Neonatal transport medicine is a specialized field that involves complex coordination and skilled clinicians in a resource-limited environment. Although many transported infants require pediatric specialty consultations, the most common reason for a transport request is respiratory distress. This article discusses neonatal respiratory problems and their management needs during transport.
Very low-birth-weight (VLBW) infants who are at the highest risk for respiratory distress have better outcomes when born in a hospital with a neonatal intensive care unit (NICU).1About 30% of these infants are delivered outside a tertiary perinatal center.2 According to the American Academy of Pediatrics, having specialized and regionalized intensive care services for infants and children improves outcomes.3Specifically, having a transport team trained in neonatal respiratory stabilization and management is essential to decrease infant mortality and morbidity rates when they are born in nontertiary settings.
Historically, neonatal transports to a hospital began in the early 1920s with the creation of premature ambulance services and the invention of the first transport isolettes in Chicago, Illinois.4,5 The premature ambulance service consisted of a nurse and a driver pair who specialized in bringing premature infants from home to hospital.4Home births during this era were common. During this time, even mildly distressed infants had a very high mortality rate because of the unsanitary birth conditions.
n addition to the advances in transport, infant mortality rate was further decreased by the introduction of perinatology as a medical specialty. The safety of a hospital delivery was recognized and many births gradually transitioned from home to hospital. Pediatrician-led teams began to attend deliveries of high-risk infants and NICUs became more advanced to address the needs of smaller premature infants, especially after invention of the Babybid ventilator. Transport medicine also advanced with the availability of an automated heat source, oxygen, monitor, and ventilator. Transport isolettes transitioned from primitive heat sources to advanced, portable systems capable of safely transporting sick infants from the birth hospital to the tertiary center.
Today, neonatal teams have expanded their equipment to include more technologically complex isolettes with advanced modes of respiratory management. Transport teams typically include specially trained nurses and respiratory therapists (RTs) as team members.3,8Although NICU advances in respiratory care led to advanced neonatal transport technology, the often-challenging transport environment continues to limit novel respiratory therapies and the empirical evidence to support neonatal transport medicine is still minimal.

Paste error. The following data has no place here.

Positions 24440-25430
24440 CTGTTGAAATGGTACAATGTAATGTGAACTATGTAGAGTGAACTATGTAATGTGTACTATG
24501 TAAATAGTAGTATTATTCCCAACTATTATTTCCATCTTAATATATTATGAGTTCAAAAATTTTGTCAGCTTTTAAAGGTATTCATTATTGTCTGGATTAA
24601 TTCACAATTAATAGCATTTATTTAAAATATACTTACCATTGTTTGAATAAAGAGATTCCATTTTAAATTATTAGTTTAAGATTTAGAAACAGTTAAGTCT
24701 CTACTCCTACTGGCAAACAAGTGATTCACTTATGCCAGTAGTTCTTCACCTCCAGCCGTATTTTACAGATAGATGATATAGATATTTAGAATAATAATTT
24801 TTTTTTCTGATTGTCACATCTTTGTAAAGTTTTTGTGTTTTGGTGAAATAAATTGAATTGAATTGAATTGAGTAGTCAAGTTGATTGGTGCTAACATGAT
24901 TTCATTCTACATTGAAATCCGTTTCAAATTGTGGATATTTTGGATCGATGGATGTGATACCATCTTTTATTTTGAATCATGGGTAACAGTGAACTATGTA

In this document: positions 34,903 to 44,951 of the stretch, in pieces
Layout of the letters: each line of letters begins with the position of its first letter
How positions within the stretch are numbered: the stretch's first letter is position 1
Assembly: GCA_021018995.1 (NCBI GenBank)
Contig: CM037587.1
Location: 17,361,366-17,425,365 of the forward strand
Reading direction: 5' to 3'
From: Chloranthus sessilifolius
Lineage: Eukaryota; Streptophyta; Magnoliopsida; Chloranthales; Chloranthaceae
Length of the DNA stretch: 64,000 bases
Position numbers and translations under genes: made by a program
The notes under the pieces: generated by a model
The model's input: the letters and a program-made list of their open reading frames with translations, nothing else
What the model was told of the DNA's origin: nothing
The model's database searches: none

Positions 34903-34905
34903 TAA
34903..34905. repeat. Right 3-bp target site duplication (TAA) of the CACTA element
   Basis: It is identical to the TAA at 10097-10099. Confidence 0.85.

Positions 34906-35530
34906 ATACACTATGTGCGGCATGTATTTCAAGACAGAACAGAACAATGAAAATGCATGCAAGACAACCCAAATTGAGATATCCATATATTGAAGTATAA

Neonatal transport teams can often offer the same advanced respiratory management techniques that are currently used in the NICU. Transport respiratory management is accomplished by having a team of clinicians with advanced neonatal resuscitation skills, including registered nurses and RTs, with level III to IV NICU experience. Obstacles to respiratory management are size and feasibility of equipment, method of transport, team composition, and lack of research and evidence to support transport practice. To overcome these obstacles, teams are advised to encourage equipment manufacturers to develop portable ventilator systems feasible for neonatal transport. Teams should also regularly participate in flight training and provide input into medical helicopter and fixed wing aircraft modifications. Because many neonates are transported for respiratory conditions, it is optimal for tertiary centers to have RTs on their team. To promote transport medicine, teams should also regularly participate in research and disseminate their findings to add to the body of knowledge.
Future endeavors for neonatal transport teams may include other forms of respiratory management currently being used in some NICUs. Neotech’s RAM cannula (Valencia, California) is a softer form of nasal continuous positive airway pressure that allows the infant to move more freely and to lie prone if needed. T-pieced resuscitators are commonly used in delivery rooms and some NICUs, but the equipment currently available is not feasible for many transport teams. Other modalities not available to neonatal transport include neurally adjusted ventilatory assist and pressure and volume limited ventilation. Neurally adjusted ventilatory assist uses electrical signals from the infant’s diaphragm to allow the infant to control ventilation. Pressure limited ventilators limit the amount of pressure that can be delivered during inspiration and support synchronized ventilation. As early as 2011, volume ventilation began replacing pressure limited ventilation because it provides a controlled, consistent tidal volume with lower PIP to reduce lung damage.27 Neonatal transport teams are encouraged to extend these modes of respiratory support into the transport environment to prevent infant morbidity.